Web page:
Google, IM and Googlanoia
This column originally ran in ComputorEdge on January 13, 2006
Google's entry into the instant messenger market has the media in a tizzy. Everyone is pointing to the still-not-officially-released Gmail webmail service as an example of what Google can do to any market.
And it's true that Gmail still officially in beta as this is written in mid-December did pretty radically shake up the advertising-supported webmail market. When Google announced that Gmail would have a full gigabyte of storage compared to the 10-20 Mb then common it forced Yahoo, Hotmail and Netscape to up their storage limits on their free accounts, too.
Gmail now offers 2.5 Gb of storage, with Hotmail now at 250Mb, Yahoo at a full gig, and Netscape at 250 Mb. Clearly, in the last 18 months, the whole advertiser-driven webmail market has undergone radical transformation.
So will Google Talk be as influential in the IM market?
A different model, different challenges
It doesn't seem likely.
For one, the storage limits on free webmail accounts had not changed in about five years before Gmail came along. Originally implemented based on storage costs in the mid- to late 1990s, they had not been revised upward to reflect the exponentially cheaper prices on storage devices i.e., hard drives, which had dropped in price per megabyte by a factor of about 90 percent.
So while Yahoo, Hotmail and Netscape were still charging advertisers the same rate to display their ads to users of their free webmail services, their own costs had plummeted. Even if these were not hugely profitable ventures, Google recognized that it could gain market traction without appreciably increasing its overhead above what its competitors faced.
Instant messenging doesn't have any artificial limits on it like the webmail storage limits.
The biggest impediment to broader acceptance of IM is the lack of a universal standard. There is no HTML or TCP/IP protocol for instant messengers no single standard used by all IM clients.
Instead, Yahoo and MSN and AOL/Netscape each have their own, as does the independent ICQ. Since Google can't force any of them to let it use their protocol, it's ability to radically alter the IM landscape is much more limited that in the webmail example.
Although Google can't do anything on the technical side to change things up in IM the way Gmail did, the mere fact that Google is launching Google Talk seems to have given a bit of a sense of urgency to efforts among AOL, MSN and Yahoo to create a cross-platform compatibility.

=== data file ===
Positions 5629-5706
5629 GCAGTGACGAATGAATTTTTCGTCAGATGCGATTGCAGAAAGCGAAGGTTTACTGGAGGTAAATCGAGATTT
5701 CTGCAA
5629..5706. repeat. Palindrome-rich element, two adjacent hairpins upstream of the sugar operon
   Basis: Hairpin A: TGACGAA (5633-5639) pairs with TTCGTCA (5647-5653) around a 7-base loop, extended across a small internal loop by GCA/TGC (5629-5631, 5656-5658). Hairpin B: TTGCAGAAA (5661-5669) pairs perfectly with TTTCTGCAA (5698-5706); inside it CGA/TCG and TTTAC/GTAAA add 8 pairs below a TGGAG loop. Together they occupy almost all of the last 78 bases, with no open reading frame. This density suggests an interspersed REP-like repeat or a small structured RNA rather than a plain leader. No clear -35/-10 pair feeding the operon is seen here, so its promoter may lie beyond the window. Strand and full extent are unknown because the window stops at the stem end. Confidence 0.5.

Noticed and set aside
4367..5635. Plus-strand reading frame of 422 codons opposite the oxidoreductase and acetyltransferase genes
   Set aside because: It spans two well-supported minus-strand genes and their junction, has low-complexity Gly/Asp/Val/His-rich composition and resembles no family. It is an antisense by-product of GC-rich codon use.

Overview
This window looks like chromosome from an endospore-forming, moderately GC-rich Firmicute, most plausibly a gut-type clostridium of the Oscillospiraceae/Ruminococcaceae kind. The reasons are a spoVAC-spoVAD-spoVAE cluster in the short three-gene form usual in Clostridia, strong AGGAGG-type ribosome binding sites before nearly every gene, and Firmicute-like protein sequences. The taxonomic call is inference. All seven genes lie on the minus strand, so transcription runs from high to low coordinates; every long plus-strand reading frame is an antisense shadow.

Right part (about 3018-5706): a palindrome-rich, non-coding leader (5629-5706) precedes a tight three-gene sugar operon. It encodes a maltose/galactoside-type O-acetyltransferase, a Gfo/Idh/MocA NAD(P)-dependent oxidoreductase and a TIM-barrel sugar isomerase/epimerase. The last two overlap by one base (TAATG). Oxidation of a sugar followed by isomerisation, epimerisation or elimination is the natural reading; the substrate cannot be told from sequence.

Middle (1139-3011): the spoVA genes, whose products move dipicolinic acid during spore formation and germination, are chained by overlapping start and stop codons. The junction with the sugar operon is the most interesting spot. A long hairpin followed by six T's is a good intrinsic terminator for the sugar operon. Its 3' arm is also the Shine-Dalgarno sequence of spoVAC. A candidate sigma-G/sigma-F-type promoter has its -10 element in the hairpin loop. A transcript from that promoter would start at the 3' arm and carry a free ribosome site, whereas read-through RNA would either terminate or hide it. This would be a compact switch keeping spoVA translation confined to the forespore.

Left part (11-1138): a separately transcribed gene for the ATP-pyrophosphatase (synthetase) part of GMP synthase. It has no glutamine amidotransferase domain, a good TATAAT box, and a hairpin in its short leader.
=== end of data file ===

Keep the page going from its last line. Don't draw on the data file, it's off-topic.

AOL has been in talks with MSN and Google about a joint marketing campaign; Google is currently the default AOL search engine, so there are all kinds of issues to resolve there. And the truth is, AOL, MSN and Yahoo all have tens of millions of users already none has any real incentive to play nicely with the others. Each has a large enough user base to turn a nice profit from their IM division assuming they're run competently. (Like webmail, IM clients generally feature ads in their panel to pay for the servers, research, etc.)
For its part, Google is using the Extensible Messaging and Presence Protocol (XMPP), which is a nonproprietary standard. Still, Google Talk runs off of Google servers even if other services use XMPP, unless they link their servers and databases, you'll need two accounts to talk to friends on the other XMPP-based service.
If it's just interoperability you want to be able to chat with your family, friends or associates no matter if they're on AOL, MSN or Yahoo you can already do that.
The Trillian chat client offers full interoperability in one panel. As long as you have an AOL/Netscape, MSN, ICQ and Yahoo IM account and they're all free for the asking you can chat with any of your friends no matter their IM sevice. Trillian even supports Internet Relay Chat, an older but still active standard.
Whether Trillian will add Google Talk support remains to be seen.
As for Google Talk, the early beta versions seem to be trying to be more than simply an instant messenger. It is integrated with Gmail (although so are Yahoo, AOL/Netscape and MSN's IM clients), and apparently has some sort of voice over Internet Protocol (VoIP) integration as well.
VoIP is supposedly one of those can't-miss "next big things," and news reports indicate everyone is busy trying to integrate their IM client with VoIP.
Then again, VoIP may turn out to be the next voice recognition technology an application easily enough accomplished, but one that never caught on with the public.
© Copyright Jim Trageser
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